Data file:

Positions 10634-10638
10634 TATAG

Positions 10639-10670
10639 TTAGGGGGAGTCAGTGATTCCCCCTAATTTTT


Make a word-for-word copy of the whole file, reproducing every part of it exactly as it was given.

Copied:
Positions 10634-10638
10634 TATAG

Positions 10639-10670
10639 TTAGGGGGAGTCAGTGATTCCCCCTAATTTTT